Less than a week after his failed attempt to appoint former Mayor Sam Jones to the board of directors at the Mobile Area Water and Sewer Service, City Councilman Fred Richardson said today he intends to leave the seat vacant. A day earlier, Richardson suggested he would nominate himself.

“It’s my right to appoint or not appoint and I have tried to appoint who I desired to,” he said. “I’m the only one in history to have an appointee voted down. I go back my statement — that I nominate Samuel L. Jones to be on the MAWSS board to represent my office and District 1 — if I nominated anybody else I would have reneged on that statement.”

MAWSS attorney Jackie McConaha said she was informed this morning of Richardson’s intentions and was reviewing its legal ramifications. But Richardson likened the perpetually vacant appointment to that of Randy Smith, who is currently serving on an interim basis as the city’s fire chief.

“The rule is it’s up to the council to the make the appointment. This is no different than not having a fire chief except on the MAWSS board, no lives are in danger,” Richardson said. “I put my person there and the council voted it down. (The mayor) put Randy Smith up [for appointment] but he took his (nomination) down. I didn’t take mine down. I’m not going to run, I’m not going to duck and I’m not going to hide.”

Responding to the possibility Richardson might nominate himself, City Council attorney Jim Rossler said it is perfectly legal, as long as Richardson doesn’t accept the $1,100 monthly salary paid to MAWSS board members.

“The Water & Sewer Board has seven members, all of whom are appointed by the City Council. Alabama Code section 11-50-342(d) says that ‘[a]ny officer of the city may be appointed to the board.’  Subsection (h) says that ‘no officer of the city serving as a member of the board shall receive any salary,’” Rossler wrote in an email that was accompanied by substantial case law. Rossler said he was also unaware of any restrictions on a seat remaining vacant.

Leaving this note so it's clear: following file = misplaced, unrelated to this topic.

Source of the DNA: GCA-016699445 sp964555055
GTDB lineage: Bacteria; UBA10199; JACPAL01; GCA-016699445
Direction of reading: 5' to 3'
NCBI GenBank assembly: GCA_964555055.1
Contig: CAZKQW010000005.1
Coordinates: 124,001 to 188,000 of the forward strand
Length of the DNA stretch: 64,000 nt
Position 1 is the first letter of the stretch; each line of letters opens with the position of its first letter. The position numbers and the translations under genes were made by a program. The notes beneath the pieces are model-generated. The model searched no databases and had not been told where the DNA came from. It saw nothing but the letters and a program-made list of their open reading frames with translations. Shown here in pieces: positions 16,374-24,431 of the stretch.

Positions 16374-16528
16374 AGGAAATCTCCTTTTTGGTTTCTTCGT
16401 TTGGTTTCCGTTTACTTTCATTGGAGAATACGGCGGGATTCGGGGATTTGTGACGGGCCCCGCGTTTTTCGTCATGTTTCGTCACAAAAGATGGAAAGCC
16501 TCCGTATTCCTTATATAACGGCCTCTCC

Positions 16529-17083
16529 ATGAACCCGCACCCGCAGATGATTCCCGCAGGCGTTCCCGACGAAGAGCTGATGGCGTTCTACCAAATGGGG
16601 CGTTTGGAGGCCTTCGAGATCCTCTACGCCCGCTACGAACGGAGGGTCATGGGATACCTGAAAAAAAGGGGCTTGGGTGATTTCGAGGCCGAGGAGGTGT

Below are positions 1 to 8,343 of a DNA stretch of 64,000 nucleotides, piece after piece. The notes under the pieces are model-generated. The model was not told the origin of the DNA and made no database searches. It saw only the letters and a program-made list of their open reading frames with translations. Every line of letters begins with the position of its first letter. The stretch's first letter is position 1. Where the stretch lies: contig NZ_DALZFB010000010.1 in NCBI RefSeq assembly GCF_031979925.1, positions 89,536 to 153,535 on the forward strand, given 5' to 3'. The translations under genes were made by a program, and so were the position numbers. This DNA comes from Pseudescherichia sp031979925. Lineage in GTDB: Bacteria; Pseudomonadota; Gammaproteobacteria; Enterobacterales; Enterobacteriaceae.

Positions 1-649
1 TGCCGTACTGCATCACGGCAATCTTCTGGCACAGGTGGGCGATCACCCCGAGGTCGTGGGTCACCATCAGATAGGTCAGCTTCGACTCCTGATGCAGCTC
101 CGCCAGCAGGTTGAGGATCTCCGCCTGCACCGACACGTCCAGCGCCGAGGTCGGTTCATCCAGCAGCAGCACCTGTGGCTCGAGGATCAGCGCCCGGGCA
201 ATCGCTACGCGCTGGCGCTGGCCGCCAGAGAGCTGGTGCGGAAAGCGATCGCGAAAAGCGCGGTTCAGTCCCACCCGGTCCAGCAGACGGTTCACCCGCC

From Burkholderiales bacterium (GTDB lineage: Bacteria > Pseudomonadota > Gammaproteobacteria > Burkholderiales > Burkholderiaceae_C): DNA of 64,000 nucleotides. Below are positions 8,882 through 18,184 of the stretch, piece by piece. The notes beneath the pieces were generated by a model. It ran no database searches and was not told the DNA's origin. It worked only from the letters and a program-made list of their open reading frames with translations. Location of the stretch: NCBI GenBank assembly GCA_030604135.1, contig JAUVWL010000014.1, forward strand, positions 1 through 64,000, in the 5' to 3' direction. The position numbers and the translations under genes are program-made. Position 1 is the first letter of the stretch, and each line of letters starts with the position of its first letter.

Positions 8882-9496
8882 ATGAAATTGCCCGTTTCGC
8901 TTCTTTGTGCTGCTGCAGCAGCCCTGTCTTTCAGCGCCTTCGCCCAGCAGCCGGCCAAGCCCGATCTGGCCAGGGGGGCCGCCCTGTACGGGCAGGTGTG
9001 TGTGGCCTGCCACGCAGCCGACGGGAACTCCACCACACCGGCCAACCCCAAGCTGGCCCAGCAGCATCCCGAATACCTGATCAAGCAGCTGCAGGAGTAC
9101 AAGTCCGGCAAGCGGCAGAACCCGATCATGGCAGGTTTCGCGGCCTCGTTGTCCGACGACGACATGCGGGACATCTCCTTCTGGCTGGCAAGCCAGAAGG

In 2002, former City Councilman Thomas Sullivan appointed himself to the MAWSS board, saying he was reluctant to choose from a list of six qualified candidates. But as a stipulation of his appointment, the council denied him a paycheck. However, when Sullivan lost his reelection bid on the council to William Carroll in 2005, he petitioned MAWSS and was granted the salary.

While Richardson said he wouldn’t consider any other candidate besides Jones, another former public figure called Lagniappe expressing the hope she can change his mind.

“That would be a wonderful position for me,” said Doris Brown, an eccentric jack-of-all-trades who ran for mayor last year, but received less than one percent of the vote. “People ask me all the time what I’m going to do next and when I saw [the council] couldn’t agree I thought maybe they were looking to put a person on the board with more public service experience.”

Brown, a Michigan native, counts her time on that state’s Wages and Deviation Board as public service, but her current ambitions are far loftier than simply serving on the MAWSS board. Brown said she had invited all owners and coaches in the National Basketball Association to Mobile in June to attend a continuing education seminar on racial sensitivity. She also started riding a bike again and hopes to try out for the 2016 Olympics.

“I used to ride 40-50 miles a week,” Brown said. “I’ve got a few pounds to lose but I’m back on track.”

Brown, who turns 61 at the end of the month, said she was undeterred by her age.

“I’m a lot older but a lot of countries have sent their older racers,” she said.

The average age of female riders on the 2012 U.S. Olympic team was 31.

Meanwhile, Richardson’s appointment does not reappear on the council agenda for next week. However, he did pledge to block other council appointments and he’ll have the opportunity to do so twice May 13, as Councilman John Williams has nominated appointees to both the History Museum of Mobile Board and the Mobile Downtown Redevelopment Authority. Richardson can only block an appointee with the help of two other council members.

“I can put my nominee back on whenever I’m ready,” Richardson said.